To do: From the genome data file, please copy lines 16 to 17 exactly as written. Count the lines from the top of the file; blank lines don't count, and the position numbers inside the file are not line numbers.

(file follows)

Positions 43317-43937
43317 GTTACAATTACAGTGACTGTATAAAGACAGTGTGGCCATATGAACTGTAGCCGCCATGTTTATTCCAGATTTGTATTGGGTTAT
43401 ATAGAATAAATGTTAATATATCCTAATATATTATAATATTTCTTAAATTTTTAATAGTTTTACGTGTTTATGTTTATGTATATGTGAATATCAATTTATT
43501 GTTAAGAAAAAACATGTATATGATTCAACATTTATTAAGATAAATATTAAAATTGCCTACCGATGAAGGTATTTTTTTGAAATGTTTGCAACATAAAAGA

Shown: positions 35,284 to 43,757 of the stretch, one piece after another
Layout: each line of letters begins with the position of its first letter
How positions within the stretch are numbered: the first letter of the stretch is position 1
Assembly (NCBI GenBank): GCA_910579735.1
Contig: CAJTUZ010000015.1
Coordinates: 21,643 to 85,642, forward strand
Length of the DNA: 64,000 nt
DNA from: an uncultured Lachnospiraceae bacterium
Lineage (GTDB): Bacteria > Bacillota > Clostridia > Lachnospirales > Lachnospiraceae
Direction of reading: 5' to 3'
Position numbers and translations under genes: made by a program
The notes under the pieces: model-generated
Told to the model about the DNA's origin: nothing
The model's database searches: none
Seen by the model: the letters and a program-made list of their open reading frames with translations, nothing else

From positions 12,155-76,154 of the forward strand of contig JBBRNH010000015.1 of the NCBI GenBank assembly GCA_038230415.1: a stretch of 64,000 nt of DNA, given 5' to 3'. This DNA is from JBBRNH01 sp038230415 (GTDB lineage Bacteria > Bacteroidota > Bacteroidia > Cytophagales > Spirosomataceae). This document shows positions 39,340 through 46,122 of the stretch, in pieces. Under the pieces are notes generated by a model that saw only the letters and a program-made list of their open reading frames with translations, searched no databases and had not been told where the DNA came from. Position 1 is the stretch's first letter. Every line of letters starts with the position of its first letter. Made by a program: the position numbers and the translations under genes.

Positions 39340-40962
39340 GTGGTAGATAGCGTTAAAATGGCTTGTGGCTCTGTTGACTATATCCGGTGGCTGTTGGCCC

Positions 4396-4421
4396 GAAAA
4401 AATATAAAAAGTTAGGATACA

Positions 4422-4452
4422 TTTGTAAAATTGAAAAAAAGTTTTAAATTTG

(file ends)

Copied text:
The notes under the pieces: model-generated
Told to the model about the DNA's origin: nothing